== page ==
Time spent on Facebook and Instagram this year was up 7% and 6%, respectively, according to Meta’s Q3 earnings. “It’s just incredible growth considering how much time people are already spending on these platforms,” our analyst Jasmine Enberg said on a recent episode of the “Behind the Numbers” podcast. “And that, of course, is a really important metric to advertisers.”
With its core business stabilized, Meta can focus more on tech-powered innovation, new revenue streams, and responding to global data regulation. Here’s an in-depth look at why Meta’s trajectory matters.
Meta credits the increase in engagement to AI-driven feed recommendations. In Meta’s Q3 earnings call, speakers said “AI” almost 50 times, said Enberg, “which is really a sign of where they’re focused now, and [is] what investors want to hear.”
She noted that Meta’s success with AI is diverting attention away from the money hemorrhaged by metaverse-focused Reality Labs, which saw a $3.74 billion operating loss in Q3, also contributing to even more layoffs during 2023’s “year of efficiency.”
Meta said it will still nurture Reality Labs, which specializes in AR and VR, despite its 26% drop in revenues YoY to $210 million.
In September, Meta claimed it had no plans to use WhatsApp as an advertising vehicle, but didn’t rule out other avenues of monetization.
“WhatsApp is going to be certainly a part of [Meta’s] monetization ecosystem in the year to come,” our analyst Jeremy Goldman said. “That’s something that Mark Zuckerberg has talked a decent amount about.”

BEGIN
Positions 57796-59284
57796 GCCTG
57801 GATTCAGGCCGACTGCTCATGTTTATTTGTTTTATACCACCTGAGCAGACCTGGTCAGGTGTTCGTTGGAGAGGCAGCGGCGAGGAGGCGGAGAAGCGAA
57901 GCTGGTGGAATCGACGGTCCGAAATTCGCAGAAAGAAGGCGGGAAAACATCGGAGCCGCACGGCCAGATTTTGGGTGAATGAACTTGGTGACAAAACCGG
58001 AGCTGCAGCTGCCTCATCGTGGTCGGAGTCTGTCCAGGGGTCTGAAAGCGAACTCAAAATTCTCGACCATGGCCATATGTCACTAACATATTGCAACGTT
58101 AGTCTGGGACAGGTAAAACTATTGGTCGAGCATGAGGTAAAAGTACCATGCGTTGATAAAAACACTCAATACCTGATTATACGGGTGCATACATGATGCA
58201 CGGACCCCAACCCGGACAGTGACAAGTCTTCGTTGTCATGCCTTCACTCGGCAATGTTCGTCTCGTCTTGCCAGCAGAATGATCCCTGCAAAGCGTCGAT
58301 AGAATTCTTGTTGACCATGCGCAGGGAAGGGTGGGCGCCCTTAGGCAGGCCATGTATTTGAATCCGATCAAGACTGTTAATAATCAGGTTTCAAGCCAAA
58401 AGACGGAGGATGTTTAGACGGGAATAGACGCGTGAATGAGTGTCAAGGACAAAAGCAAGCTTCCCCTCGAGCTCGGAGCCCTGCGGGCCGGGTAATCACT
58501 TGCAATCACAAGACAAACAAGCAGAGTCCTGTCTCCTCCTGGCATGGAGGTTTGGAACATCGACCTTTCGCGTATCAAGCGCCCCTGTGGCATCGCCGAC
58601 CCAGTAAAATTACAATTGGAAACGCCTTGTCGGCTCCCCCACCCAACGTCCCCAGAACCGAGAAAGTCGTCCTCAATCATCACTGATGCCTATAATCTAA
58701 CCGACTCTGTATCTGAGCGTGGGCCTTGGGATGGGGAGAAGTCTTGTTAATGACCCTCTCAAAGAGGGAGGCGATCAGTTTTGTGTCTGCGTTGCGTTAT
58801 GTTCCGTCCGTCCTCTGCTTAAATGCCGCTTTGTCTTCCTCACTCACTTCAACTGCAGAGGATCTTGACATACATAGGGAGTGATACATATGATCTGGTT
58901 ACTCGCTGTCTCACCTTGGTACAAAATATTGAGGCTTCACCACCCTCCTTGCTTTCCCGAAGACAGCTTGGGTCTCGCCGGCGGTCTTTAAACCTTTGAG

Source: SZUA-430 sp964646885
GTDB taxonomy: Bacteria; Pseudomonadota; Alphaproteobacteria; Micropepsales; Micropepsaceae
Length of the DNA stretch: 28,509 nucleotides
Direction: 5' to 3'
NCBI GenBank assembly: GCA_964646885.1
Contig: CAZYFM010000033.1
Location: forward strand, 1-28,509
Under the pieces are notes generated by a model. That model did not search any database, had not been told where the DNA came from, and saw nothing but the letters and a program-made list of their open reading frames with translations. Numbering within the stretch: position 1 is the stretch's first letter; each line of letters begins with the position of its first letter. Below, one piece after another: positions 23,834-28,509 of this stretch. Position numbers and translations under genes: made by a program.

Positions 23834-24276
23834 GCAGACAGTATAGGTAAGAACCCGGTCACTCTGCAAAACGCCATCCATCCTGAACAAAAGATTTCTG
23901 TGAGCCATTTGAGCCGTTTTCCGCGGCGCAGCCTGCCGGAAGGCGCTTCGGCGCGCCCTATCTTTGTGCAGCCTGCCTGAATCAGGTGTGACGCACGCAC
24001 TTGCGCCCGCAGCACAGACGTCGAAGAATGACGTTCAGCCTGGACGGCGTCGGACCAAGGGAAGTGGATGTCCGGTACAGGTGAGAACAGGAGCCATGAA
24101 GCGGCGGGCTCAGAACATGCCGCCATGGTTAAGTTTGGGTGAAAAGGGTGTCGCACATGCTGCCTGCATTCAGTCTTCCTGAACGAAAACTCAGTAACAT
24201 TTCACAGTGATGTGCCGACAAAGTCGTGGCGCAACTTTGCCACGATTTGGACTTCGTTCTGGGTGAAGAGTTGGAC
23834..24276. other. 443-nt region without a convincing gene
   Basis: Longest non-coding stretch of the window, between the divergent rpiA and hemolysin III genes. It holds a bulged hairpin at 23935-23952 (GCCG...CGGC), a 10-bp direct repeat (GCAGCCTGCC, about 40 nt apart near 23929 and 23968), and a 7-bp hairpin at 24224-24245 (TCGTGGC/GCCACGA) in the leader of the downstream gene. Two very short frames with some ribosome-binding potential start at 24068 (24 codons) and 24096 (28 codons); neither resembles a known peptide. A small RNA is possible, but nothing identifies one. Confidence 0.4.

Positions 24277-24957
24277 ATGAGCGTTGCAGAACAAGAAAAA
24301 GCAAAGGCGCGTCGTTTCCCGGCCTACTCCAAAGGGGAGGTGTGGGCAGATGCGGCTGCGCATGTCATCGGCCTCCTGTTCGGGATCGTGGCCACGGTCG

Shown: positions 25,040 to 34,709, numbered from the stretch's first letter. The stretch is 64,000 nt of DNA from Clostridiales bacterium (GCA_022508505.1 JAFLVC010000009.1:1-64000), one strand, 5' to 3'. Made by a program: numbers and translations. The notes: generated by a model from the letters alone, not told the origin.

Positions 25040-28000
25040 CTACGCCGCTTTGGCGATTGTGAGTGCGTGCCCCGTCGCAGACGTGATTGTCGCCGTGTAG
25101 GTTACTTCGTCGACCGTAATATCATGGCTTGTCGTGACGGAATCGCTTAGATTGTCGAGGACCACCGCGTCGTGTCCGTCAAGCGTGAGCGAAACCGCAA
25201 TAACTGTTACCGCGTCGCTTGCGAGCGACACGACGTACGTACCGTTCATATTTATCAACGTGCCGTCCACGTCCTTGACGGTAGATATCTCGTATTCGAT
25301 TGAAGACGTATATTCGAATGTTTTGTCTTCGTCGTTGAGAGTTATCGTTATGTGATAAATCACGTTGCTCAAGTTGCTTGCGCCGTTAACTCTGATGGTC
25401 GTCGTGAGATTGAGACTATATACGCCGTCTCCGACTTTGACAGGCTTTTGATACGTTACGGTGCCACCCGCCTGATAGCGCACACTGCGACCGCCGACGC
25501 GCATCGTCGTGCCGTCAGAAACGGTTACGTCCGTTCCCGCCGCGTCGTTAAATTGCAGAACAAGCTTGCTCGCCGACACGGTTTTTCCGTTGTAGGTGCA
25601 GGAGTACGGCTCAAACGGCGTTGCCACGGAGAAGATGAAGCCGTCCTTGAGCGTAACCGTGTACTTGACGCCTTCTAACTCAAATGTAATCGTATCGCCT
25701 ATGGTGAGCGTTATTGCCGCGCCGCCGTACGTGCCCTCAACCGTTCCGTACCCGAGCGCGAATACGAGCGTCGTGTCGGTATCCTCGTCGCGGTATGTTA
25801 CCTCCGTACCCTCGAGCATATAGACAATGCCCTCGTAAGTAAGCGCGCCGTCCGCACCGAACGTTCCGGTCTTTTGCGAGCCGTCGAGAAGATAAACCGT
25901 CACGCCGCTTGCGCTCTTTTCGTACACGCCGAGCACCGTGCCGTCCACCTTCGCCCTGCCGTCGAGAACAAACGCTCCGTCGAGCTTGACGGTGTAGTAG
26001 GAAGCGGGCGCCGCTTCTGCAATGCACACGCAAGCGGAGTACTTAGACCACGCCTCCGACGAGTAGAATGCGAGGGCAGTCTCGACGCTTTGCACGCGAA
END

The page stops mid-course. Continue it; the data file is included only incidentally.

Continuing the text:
WhatsApp Business will bring in $718.4 million worldwide in 2024—a 24.5% gain YoY, according to our forecast—as it releases new payment, booking, and commerce services on the app.
Meanwhile, Threads, Meta’s new Twitter-like text platform, will contribute to growth in user time spent, Goldman said.
In response to EU privacy regulations, Meta launched ad-free subscription options for Facebook and Instagram in October. At €9.99 ($10.84) monthly for web users and €12.99 ($14.09) for mobile users (around the same price as a Netflix subscription), the cost could price out some social media users.
For Meta’s subscription model to be financially viable in the US, monthly rates would have to be even higher to make up for the higher ad revenues per user in the North American market. In the US this year, every Facebook user will bring in $157.56, compared with the $80.48 for every user in France.
The move serves as a litmus test for the viability of ad-free, subscription-based social media, and challenges Meta’s claim that ads enhance the user experience. “Meta said for a really long time that ads are a value-add,” Goldman said. “So by saying, ‘But now you can pay to get rid of them,’ it does undercut that argument.”
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